The goal of any online business is to learn how their customers shop through data that they organically collect as they use their platform. Rich customer data provides valuable insights into how their customers shop and what features and products they resonate with.
As a business, you need to learn how to take advantage of these insights in order to help you make decisions that are profitable. By doing this, you will be able to efficiently source products, sell more, define business goals, and look for new business opportunities that promote growth.
A business intelligence tool is designed to help you make these kinds of decisions. eBay and Amazon tools like Algopix help you gather, visualize, and analyze this data, through an interactive dashboard that is easy to learn and make sense of.
Even if you collect a lot of data, that data is useless if you can’t make sense of it. Business intelligence tools are designed to do exactly that. They take complicated data and present it to you in a format that is easy to understand.
But with so many tools available, how can you decide which one is the best for you?
Think about the end user’s capabilities
The average user of a business intelligence tool doesn’t have more than a basicgrasps of the metrics it is sharing with them. In short, these types of users benefit from these tools, but they are unable to use them to their full potential.
An effective business intelligence tool will consider what the end user needs and make it as easy as possible for them to reach that conclusion. Using eCommerce as an example, online stores will want to be able to scan sales data, filter through products, and sort based on specific selling metrics. Rather than turning to
The user experience has to be good
Even the best tools can fail if they provide a poor user experience. If the goal is to provide your users with valuable insights into their industries, you need to make that data easy to analyze.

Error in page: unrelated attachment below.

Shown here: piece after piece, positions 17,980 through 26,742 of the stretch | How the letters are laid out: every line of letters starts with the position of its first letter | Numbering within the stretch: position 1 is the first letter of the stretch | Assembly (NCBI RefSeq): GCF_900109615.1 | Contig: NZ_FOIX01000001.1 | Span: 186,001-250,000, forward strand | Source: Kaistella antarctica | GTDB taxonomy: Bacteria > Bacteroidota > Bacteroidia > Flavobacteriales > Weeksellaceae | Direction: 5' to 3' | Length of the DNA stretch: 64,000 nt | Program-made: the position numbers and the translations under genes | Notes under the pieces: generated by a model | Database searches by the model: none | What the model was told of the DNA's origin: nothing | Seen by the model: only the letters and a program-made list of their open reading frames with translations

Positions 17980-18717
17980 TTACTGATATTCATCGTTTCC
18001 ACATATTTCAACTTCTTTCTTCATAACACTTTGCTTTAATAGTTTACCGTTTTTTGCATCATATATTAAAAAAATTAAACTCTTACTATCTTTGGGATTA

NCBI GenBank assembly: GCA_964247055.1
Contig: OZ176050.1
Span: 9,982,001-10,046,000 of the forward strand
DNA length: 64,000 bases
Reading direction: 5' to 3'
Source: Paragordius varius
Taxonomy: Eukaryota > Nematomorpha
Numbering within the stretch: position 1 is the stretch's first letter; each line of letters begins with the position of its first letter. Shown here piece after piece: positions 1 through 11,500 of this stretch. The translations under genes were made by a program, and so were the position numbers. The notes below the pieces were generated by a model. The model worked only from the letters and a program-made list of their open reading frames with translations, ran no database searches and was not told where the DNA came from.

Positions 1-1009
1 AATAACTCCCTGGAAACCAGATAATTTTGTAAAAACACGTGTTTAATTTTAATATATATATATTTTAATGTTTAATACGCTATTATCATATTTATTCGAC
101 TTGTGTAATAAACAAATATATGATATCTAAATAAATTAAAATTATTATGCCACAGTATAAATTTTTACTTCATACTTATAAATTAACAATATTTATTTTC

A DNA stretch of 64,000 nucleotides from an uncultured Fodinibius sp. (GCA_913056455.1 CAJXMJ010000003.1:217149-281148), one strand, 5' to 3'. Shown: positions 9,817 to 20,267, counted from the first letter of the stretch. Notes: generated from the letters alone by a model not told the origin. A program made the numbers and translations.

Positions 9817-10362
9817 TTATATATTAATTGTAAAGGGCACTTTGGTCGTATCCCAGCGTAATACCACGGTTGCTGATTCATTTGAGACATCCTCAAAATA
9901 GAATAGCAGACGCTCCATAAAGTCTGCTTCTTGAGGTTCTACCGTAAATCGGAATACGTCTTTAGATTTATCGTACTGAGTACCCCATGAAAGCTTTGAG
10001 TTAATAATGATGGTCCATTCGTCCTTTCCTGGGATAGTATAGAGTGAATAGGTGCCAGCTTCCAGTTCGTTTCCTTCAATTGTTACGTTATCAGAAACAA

A business intelligence tool has to provide a quality user experience and this usually starts with how a specific tool visualizes the data it is providing. Instead of dumping raw data that is hard to read, an effective tool may showcase it in graph form or be using colorful stylization.
This isn’t to say that everything has to be basic. Your tool still needs to point out trends, similarities, and statistical anomalies. It also needs to provide a detailed analysis should your user require it. But it needs to accomplish all of these things in a logical way and present it to the end user in a format that lets them control the complexity of their experience.
Make use of all available data sources
The average user isn’t using a business intelligence tool out of personal interest. In reality, they are using these types of tools because they are trying to accomplish something specific.
In the world of eCommerce, they want to know if a product is profitable, what kind of demand exists for that item, and whether or not it is worth pursuing. This type of data isn’t always readily available through current eBay and Amazon tools, forcing users to turn to multiple tools to accomplish their goals.
An effective business intelligence tool will draw on multiple data sources in order to provide a complete experience. The more you have to rely on multiple tools and compiling data, the greater the chances are that human error will enter the equation.
Today, collecting data on your customers is essential if you want to compete. But how do you make sense of all of that data, especially when you continue to collect more and more?
As we discussed above, you need to rely on a business intelligence tool. Quality eBay and Amazon tools will help you make sense of how your users interact with your products, it will draw on multiple data sources, it will visualize the data in an easy to read format, and it will provide you with actionable insights that will save you time and money.